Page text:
Iowa vs. South Dakota State; Path to Victory

Iowa South Dakota State

The Hawkeyes kick off the season inside Kinnick Stadium where they’ll host an FCS opponent for the first time since 2018. The South Dakota State Jackrabbits finished the 2021 season with a loss in the FCS semifinals, and now visit Iowa City for the week one matchup on Saturday. The Jackrabbits will again be one of the top teams in the FCS this season. Their powerful offense averaged 442 yards per game last year while scoring 36 points per game. This is no early-season warm-up game for the Hawkeyes. They’ll be faced with a similar challenge to that of the 2016 season. Then, the defending FCS National Champions North Dakota State came to town and upset the Hawkeyes with a field goal as time expired. 

Coaching Consistency

South Dakota State head coach John Stiegelmeier is one of just four FCS coaches to have a longer tenure with their program than Kirk Ferentz. Stiegelmeier has been the head coach in Brookings since the 1997 season. His 26 years as the head man at South Dakota State is two years longer than Ferentz’ tenure at Iowa. Stiegelmeier attended South Dakota State and served as a student assistant in 1979. His first season as a position coach with the Jackrabbits was in 1988. Since taking over as head coach, he has led the team to 11 FCS playoff appearances and a second place finish in 2020-21. 

Jackrabbit Balance

On The Ground

The experienced Iowa defensive front will get tested straight away in Saturday’s contest. South Dakota State was the number one rated rushing team according to Pro Football Focus last year with a rating of 93.2. Their leading back totaled over 1,600 yards and has since moved on to the NFL. This season, running back Isaiah Davis will be getting the bulk of the carries. Davis was injured in the first game of the 2021 season but came back to help the Jackrabbits make a playoff push late in the year. On just 95 carries in 2021, Davis mounted an incredible 701 yards. His seven-and-a-half yards per attempt was third best in the FCS last year with a minimum of 50 touches. 

In The Air

The Jackrabbits were fourth in the FCS last year at just under five-and-a-half yards per carry and averaged 212 yards per game. However, it’s not just the run game where this team excels. At quarterback, Mark Gronowski will be making his return to the field after redshirting the 2021 fall season with an injury. As a true freshman in the FCS Spring season of 2021, he started the final 10 games, leading them to the National Championship. He was injured in that game, and the short offseason led to his redshirt last fall.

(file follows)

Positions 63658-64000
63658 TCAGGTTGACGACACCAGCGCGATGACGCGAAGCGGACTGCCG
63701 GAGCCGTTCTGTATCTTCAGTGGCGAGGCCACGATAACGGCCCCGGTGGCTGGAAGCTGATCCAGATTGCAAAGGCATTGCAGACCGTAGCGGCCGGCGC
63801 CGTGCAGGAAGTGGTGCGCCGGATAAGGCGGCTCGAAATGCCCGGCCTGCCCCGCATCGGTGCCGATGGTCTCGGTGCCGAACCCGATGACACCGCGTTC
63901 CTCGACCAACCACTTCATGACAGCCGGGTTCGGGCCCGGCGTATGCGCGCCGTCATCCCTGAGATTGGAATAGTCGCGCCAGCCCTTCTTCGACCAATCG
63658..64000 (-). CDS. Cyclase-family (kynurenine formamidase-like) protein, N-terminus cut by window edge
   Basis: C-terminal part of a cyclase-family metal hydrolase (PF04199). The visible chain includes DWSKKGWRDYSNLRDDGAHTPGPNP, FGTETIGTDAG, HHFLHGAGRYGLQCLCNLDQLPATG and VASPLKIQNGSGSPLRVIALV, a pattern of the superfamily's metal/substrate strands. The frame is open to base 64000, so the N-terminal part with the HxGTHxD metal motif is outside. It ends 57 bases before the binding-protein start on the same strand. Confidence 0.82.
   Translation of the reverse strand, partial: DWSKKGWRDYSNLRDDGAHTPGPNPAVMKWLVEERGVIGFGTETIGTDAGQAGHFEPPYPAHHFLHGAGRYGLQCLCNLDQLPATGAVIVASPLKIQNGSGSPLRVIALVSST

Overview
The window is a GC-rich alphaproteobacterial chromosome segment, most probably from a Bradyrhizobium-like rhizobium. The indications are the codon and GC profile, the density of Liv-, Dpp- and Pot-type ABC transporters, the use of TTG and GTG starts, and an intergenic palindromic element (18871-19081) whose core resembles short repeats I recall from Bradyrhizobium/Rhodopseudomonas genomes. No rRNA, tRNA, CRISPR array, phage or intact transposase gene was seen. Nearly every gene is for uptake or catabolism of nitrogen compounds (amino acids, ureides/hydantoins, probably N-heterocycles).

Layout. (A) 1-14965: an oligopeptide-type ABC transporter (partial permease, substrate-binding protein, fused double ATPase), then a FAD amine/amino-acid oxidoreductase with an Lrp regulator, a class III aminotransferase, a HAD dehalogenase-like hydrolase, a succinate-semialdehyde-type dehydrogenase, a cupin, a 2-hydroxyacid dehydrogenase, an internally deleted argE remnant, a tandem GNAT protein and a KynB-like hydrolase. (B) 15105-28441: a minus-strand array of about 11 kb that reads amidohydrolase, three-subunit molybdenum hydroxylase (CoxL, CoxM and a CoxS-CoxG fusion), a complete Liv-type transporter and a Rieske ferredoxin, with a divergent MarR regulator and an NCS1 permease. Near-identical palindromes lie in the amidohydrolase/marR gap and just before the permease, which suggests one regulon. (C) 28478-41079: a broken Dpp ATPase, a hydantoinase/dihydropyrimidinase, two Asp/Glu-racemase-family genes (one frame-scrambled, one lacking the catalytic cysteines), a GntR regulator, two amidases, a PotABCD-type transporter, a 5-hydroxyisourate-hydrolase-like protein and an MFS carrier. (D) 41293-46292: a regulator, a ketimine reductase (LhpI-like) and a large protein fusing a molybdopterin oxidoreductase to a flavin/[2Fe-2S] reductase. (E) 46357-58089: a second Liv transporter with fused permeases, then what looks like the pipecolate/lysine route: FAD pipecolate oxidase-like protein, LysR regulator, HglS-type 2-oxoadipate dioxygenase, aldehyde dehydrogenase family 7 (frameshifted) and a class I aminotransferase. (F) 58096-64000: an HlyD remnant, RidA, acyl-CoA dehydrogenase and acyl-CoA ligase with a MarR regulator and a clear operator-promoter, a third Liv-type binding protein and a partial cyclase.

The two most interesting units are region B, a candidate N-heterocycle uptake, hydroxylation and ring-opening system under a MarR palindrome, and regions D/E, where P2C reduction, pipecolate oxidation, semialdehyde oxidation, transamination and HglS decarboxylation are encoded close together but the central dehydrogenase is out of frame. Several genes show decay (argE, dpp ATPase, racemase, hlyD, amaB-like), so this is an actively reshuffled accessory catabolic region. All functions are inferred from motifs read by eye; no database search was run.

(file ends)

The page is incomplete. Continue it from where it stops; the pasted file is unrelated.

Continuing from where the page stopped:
In the Spring season, Gronowski threw for 15 touchdowns, and three interceptions, and rushed for an additional 600 yards with seven touchdowns. However, when he decided to tuck it and run, the true freshman fumbled seven times that season. It’s been since the spring of 2021 that the Jackrabbit quarterback has taken a game snap. Gronowski is decisive in the air and can be effective on the ground. However, his ball control as a runner is questionable. Iowa has a knack for winning the turnover battle, and the young quarterback who hasn’t seen the field in some time will be tested.

At receiver, the Jackrabbits have some returning playmakers in twins Jaxon and Jadon Janke. Each averaged more than 15 yards per catch last season and totaled over 1,800 yards receiving. This team has depth at receiver and tight end and gives Gronowski great options at his disposal. South Dakota State put up just north of 3,400 yards on the ground and matched that number through the air last season. They had a great distribution of play calls and were equally effective in both phases.

The Matchup

For the Iowa defense, they’ll have their hands full defending the Jackrabbits’ balanced attack. Their play distribution is almost even, putting the ball on the ground just above 50% of the time. One of the key difference makers in this game will be how Iowa’s front seven matches up with the Jackrabbits’ run game and how the pressure at the line translates into defending a passing game that is just as effective. The group up front has preseason All-American Jack Campbell at linebacker and a slew of veteran defenders. Back deep, Riley Moss is another preseason All-American who will be tested early by the Jackrabbit passing game. 

For the Hawkeyes, winning this game will start on defense. Against a team that is strong in both phases of the offense, the path to victory for Iowa against South Dakota State is forcing them to play to just one dimension. A lot of the reason for the Jackrabbits’ success is that their run game and pass game are complimentary. One continually opens up the other, giving them opportunities to be successful in different ways. The Jackrabbits have shown their ability to be more than successful in both areas, and the key to stopping that is shutting down one of those phases. 

Iowa Hosts South Dakota State

Ultimately, South Dakota State is at a talent disadvantage when it comes to matching up with the Hawkeyes. They succeed as a program in a similar way to Iowa. They develop under and un-recruited players into a disciplined roster of FCS National Title contenders on a yearly basis. Their production on a year-to-year basis is no small feat. However, the Hawkeyes are playing a similar kind of developmental football with players that are a tier or two above those of the Jackrabbits.

However, talent doesn’t equate to wins, and South Dakota State is coming to town with a chip on its shoulder. They are 2-9 against FBS competition. Iowa is their lone FBS opponent this season, and they are bringing an upset-hungry team to Iowa City. For the Hawkeyes, it will be a defensive test in week one. Iowa will need to work to shut down one of the South Dakota State offensive attacks to avoid what their opponent’s neighbors to the north did six seasons ago.

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